On Saturday September 17th, I woke up early and completed a little homework for the upcoming week. In the afternoon, I met Hannah and Grace for lunch very close to Grace’s apartment in Alto Palermo. After Grace let me satisfy my craving for Korean food the day prior, I promised that it was her turn to choose. She decided on Mediterranean food, her favorite. My host mother suggested that we try Demashk one of the most popular Armenian restaurants in the city. Demashk was super cheap and had a large of array of food from steak shwarma to humus to tabbule. I ordered the steak shwarma and labra for myself. The food was delicious, and I spent about five USD on it all. Grace ordered a large plate of laban yogurt sauce with bread, and once she was full, I helped her to finish the tart sauce. Following lunch, I returned to my homestay after meandering though a market in Palermo Soho. I continued watching The Good Wife. At the same time, Alexia and Tony continued their binge of the CW’s Arrow. For dinner, we ate cheese pizza with extra cheese a lot of garlic. During dinner, the conversation turned to Japanese animated films. I shared that I had seen Spirited Away and Ponyo, but never My Neighbor Totoro. Tony insisted that it was a must see film; she is a very cultured  nine-year old. She requested that her mother make popcorn for our viewing party. The popcorn was cooked with sugar instead of salt, which is very normal here, and it reminded me slightly of some good Colby Ridge popcorn. Alexia, Tony, and I all squeezed together on the couch upstairs and watched Mi Vecino Totoro (no subtitles and I was still fine folks!!) while munching on our popcorn. The movie was adorable and we all sang along to the main theme. There were a lot of yawns shared during the movie, and by the end we all crawled into our own beds for a good nights sleep.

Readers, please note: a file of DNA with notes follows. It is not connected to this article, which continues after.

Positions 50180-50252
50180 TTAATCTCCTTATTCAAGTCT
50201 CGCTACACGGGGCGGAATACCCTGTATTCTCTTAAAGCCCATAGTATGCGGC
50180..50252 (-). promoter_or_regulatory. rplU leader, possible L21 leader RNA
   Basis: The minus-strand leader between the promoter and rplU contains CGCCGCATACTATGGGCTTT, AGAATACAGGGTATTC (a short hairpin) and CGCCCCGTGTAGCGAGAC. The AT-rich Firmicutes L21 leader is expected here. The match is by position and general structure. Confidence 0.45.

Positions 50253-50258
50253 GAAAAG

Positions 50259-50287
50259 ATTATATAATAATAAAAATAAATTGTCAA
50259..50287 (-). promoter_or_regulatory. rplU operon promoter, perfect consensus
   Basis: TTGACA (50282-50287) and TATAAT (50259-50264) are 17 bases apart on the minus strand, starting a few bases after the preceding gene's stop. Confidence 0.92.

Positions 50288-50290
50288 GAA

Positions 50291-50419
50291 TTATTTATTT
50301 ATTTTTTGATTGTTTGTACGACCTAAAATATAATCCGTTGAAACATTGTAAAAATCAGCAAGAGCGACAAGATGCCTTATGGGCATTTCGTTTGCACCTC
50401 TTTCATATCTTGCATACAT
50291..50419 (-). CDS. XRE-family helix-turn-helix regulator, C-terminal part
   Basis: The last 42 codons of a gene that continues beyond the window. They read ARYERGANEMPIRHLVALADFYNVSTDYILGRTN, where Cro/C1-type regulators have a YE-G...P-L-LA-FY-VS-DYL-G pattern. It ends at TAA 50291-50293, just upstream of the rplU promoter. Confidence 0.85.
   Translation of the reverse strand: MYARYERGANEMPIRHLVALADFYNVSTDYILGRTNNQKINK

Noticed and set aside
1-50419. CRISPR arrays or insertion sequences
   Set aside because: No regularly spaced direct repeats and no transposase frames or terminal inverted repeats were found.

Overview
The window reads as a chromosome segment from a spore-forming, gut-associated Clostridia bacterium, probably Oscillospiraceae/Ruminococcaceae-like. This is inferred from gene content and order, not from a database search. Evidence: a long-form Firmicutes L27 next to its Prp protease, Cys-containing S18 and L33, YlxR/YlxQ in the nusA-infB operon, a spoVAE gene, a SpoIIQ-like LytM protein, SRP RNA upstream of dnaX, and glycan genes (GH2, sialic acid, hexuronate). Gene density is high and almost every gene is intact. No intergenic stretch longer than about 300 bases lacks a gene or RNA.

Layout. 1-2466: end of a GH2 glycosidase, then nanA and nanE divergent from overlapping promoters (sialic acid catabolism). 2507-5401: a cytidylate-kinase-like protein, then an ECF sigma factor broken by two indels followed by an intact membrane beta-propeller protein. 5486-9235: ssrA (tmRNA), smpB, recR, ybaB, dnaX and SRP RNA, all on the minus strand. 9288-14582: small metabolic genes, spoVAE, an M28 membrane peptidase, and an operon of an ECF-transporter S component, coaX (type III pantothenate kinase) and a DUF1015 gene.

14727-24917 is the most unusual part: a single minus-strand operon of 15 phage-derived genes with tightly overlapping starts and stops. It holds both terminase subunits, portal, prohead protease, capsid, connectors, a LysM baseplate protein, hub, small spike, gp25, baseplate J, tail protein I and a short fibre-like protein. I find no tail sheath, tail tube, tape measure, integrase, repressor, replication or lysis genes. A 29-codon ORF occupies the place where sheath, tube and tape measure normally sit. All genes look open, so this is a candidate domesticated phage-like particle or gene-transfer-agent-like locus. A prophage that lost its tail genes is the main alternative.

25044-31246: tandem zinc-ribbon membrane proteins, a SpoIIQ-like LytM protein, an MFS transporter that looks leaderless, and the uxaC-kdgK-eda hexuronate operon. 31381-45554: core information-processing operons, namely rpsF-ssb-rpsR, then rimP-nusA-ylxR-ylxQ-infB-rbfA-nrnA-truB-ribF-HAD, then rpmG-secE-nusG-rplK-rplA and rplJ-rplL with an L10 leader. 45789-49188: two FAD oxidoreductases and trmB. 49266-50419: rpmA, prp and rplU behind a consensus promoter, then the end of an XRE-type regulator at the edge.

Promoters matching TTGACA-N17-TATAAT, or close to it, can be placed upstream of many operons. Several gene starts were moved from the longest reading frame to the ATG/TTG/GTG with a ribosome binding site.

On Sunday September 18th, I, once again, rolled slowly out of bed and into the kitchen for breakfast. Unfortunately, we had ran out of eggs in the morning; so for breakfast, I made myself oatmeal with apple and a banana. Following my bland breakfast, I did a little homework and watched an episode of The Good Wife. Finally went outside into the sunshine around 1 p.m., when I met with Hannah and Grace at Muu Lecheria in Palermo Soho, where I finally broke the Sunday brunch pattern. I made the terrible yet wonderful decicion of ordering myself The Clock Tower. This included three waffles: one layer topped with a scoop of chocolate ice cream, m&ms, caramel and chocolate sauce, the next layer was filled with cream and red berries, and the bottom layer was filled with straight dulce de leche. I ate the whole clock tower in the cute fifties diner with different Marilyn and Elvis decorations surrounding me. I left the diner with a huge smile on my face and an ache in my gut (most likely caused by sugar overload). The rest of my day was spent reading for class and watching a little bit of the Packer vs. Vikings game (unfortunately, a loss). Additionally, Sunday was Chi Omega Big Little Reveal in Lincolnland, so I, of course, made a photoshopped picture of my Chi Omega family including my new grandlittle Tanmayee, my little Cat, and my big Libby. It seemed like everyone had a great time in Lincoln, and I cannot wait to return and meet my new grandlittle in January.

Thank you for reading about days 51-60 in Buenos Aires! What a journey it has been so far, and I am sure that there are so many more great adventures to come. Until next time, I am sending love to my far away friends and family. Ciao!